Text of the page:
torsdag, januar 15, 2009

Japanske byer spinder guld på døde

En sag der har fået rimelig meget omtale de sidste dage, er afsløringen af at japanske bystyrer tjener penge ved at gennemgå kremerede menneskers aske for guld og andre metaller fra tandfyldninger og kunstige knogler. Guardian skriver:

Japanese cities are profiting from the sale of precious metals sifted from cremated ashes, it was revealed today, as the country attempts to cash in on a potentially huge "urban mine" of gold, silver and palladium.

Several cities, including Tokyo, have earned millions of yen from the sale of rare elements found in capped teeth and artificial bones, the Asahi newspaper said.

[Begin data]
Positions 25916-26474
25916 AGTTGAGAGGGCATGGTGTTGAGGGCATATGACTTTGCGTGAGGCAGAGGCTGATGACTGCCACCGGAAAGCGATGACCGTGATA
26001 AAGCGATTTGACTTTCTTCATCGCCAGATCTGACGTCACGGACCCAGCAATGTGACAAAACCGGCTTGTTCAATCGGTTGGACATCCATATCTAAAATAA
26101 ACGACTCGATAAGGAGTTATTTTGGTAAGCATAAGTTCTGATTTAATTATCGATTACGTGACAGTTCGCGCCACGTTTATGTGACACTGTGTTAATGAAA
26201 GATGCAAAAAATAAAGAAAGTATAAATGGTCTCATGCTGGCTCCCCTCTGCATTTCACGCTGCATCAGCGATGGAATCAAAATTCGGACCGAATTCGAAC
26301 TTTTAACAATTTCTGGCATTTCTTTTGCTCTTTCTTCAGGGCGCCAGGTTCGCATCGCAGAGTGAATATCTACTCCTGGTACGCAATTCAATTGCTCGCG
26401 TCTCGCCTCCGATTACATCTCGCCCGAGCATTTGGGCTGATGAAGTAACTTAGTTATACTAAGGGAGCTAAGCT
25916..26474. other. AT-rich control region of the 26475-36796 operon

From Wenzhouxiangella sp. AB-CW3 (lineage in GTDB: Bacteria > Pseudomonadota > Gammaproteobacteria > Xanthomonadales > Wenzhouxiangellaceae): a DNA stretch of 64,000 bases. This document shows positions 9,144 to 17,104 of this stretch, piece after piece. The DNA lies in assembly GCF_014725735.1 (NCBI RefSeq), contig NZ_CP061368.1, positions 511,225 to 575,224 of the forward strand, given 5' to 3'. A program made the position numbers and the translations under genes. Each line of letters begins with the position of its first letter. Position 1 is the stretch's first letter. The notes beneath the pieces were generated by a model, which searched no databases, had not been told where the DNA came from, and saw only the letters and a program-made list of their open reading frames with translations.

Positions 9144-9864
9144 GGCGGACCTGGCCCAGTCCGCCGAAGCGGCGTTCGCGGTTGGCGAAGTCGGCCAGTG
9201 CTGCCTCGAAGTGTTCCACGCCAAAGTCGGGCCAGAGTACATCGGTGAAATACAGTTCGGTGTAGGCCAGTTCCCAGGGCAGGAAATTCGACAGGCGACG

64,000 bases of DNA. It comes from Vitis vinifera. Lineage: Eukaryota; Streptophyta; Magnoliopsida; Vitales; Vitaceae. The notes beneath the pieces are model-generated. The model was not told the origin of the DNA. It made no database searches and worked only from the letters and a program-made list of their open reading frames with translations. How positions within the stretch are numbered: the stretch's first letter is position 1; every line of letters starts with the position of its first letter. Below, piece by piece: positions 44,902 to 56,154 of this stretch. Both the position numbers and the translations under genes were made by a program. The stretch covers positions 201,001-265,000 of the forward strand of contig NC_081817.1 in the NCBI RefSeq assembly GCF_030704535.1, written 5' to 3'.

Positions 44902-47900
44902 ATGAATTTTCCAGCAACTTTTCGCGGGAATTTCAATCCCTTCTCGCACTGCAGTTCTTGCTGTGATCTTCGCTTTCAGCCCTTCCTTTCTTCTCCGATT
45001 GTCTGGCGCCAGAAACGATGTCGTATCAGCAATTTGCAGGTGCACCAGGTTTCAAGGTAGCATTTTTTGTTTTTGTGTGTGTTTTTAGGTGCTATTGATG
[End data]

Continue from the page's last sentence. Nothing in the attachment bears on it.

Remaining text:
The Tokyo metropolitan government made 3.2m yen (£24,700) in 2007 from the sale of 700g (1.5lb) of gold, 500g of palladium and 1.9kg of silver retrieved from cremated remains.

The city earned 90,000 yen from coins placed in coffins before cremation, the report said.

One of Japan's biggest crematoriums, in the central city of Nagoya, collected 12kg of metals worth more than 10m yen.

The precious metals are being retrieved from ashes and bone fragments left behind after the family of the deceased have completed the ritual of packing some of the bones into an urn for burial.

Det er selvfølgelig fint nok, at den slags genbruges. Men det er lusket, at bystyret napper fortjenesten til sig selv, når det vel egentlig tilhører den afdødes arvinger. Dette forhold nævnes dog ikke i artiklen.

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